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Program Overview

The Master of Arts in Humanities program offers courses in the fields of art, foreign languages, history, literature, music, philosophy and religion. This interdisciplinary degree is intended for students who would like to integrate their particular expertise with corollary fields in the humanities after having majored in one of the fields mentioned above. This program has wide appeal across many professions and can be tailored to the student’s particular area of interest.

Candidates for this program come from all stages of life, ranging from recent graduates to retirees. Many graduate students pursuing this degree are likely to be secondary education teachers in the local Maryland county school systems. For the convenience of the working professional, the Master of Arts in the Humanities degree can be completed in approximately two years.

While affirming the importance of each academic discipline, the faculty of the Master of Arts in Humanities program encourages students to create connections between them. The curriculum is, therefore, based on a three-stage structure. First, the introductory seminars familiarize beginning graduate students to the idea of interdisciplinary studies. Second, each student, in consultation with an adviser, will develop a plan of study for four of the six elective courses. This plan will define a cohesive concentration. The final stage of graduate work is a portfolio or a capstone project.

Introductory Seminars

Two seminar courses (HUM 501 and HUM 502) are taught by course coordinators with frequent guest lectures by other faculty members. The purpose of these courses is to explore a number of ideas and institutions that these societies share. Evidence, material and written, are used to illuminate these themes, and students will be called upon to analyze and interpret primary sources. Substitutions for these courses are not permitted and transfer credit is not accepted as exemption for these seminar courses or the Capstone Project.

HUM 501 Humanities and the Western Tradition, Part I
The focus is on the following four areas: Prehistoric and Mesopotamian Age, Egypt and Palestine, Greece and Rome and the various societies of the medieval period.

HUM 502 Humanities and the Western Tradition, Part II
The focus is on the following four periods: The Renaissance, the Age of Absolutism, the Enlightenment to Revolution and the Industrial Revolution and beyond.

The Concentration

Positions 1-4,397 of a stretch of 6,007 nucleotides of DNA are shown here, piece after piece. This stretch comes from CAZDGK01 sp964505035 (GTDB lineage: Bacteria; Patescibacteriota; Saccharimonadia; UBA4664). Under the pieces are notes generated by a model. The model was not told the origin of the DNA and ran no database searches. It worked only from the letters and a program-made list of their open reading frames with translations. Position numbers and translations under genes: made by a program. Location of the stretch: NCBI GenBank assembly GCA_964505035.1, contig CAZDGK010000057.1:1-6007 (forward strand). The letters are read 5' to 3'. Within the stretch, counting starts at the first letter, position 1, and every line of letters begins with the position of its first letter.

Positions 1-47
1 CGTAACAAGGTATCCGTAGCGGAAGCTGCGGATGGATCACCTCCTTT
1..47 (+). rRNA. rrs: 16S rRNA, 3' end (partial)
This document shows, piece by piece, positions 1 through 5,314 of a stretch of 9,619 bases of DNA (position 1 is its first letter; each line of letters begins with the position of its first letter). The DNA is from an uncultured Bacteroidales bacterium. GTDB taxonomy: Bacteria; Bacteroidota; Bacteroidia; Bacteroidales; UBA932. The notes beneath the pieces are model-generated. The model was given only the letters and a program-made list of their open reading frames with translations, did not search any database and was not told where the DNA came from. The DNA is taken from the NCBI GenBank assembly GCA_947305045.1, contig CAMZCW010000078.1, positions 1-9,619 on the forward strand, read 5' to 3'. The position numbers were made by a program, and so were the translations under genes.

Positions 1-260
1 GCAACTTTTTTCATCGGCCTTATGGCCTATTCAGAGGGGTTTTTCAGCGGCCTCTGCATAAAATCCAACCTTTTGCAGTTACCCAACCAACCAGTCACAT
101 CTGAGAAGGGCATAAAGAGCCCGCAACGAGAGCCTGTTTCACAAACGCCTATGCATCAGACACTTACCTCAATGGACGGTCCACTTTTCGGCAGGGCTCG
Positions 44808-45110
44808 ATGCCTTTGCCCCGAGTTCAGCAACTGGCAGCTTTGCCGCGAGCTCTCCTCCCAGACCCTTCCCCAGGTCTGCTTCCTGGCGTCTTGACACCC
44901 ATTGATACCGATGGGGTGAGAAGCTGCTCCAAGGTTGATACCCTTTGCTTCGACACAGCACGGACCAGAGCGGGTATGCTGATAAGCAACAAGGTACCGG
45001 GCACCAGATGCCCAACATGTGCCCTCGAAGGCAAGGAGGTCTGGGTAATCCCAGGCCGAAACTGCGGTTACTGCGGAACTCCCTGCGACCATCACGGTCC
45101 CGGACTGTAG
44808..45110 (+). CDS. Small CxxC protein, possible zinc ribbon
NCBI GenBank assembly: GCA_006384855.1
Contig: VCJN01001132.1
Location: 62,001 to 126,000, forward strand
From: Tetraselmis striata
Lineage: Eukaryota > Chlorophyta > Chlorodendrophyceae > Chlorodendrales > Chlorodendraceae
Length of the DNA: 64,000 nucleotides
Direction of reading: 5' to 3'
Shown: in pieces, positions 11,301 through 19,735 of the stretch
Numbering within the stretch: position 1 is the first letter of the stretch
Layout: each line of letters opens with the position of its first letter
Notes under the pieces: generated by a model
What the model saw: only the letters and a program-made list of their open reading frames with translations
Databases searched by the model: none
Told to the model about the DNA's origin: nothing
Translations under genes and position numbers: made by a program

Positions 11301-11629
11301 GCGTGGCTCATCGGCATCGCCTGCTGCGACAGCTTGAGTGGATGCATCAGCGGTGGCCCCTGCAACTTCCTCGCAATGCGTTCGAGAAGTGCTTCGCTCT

A faculty adviser will work with each student to design a concentration in the elective courses. The concentration—12 or more credits—is individually designed to meet specific needs and interests of the student. Students may take no more than two nonhumanities courses (i.e.; graduate courses in education, social sciences, natural sciences or business) as electives and these must be approved by the Humanities Advisory Committee. Sample concentration areas have included American Studies, Medieval Studies, Renaissance Studies, Religious Studies, Women’s Studies, Art History, Literature and African American Studies.

The Capstone Project

The Humanities program offers students one of two tracks for capstone experiences:

HUM 594 Portfolio, a 4-credit experience in which students will select one substantial paper each from three of their concentration courses, and work closely with their portfolio adviser to develop and revise these papers. Emphasis will be placed on creating a concentration-based connection between these papers. Students will then undergo portfolio review by a committee of three faculty members, one of whom is the portfolio adviser.

HUM 595 Capstone Project, a 4-credit experience involving extensive independent work, usually in the form of research and writing, conducted during one or more semesters. Students work with a faculty adviser to develop a topic and complete the project. Two other faculty members, or other qualified individuals, serve as members of the student’s project committee. Students who wish to pursue this track must receive an invitation and recommendation from faculty members, one of whom must serve as an adviser for the capstone project.

Entrance Requirements

Complete and submit the graduate school application available at

Request one copy of an official transcript reflecting the highest degree conferred. Transcripts should be sent directly from the institution to the graduate school.

Grade Point Average
A minimum 2.75 undergraduate GPA is required for admission to the graduate school.

Admission to the program includes a required formal essay of 500 words indicating how the degree relates to previous work experience, occupation or personal goals.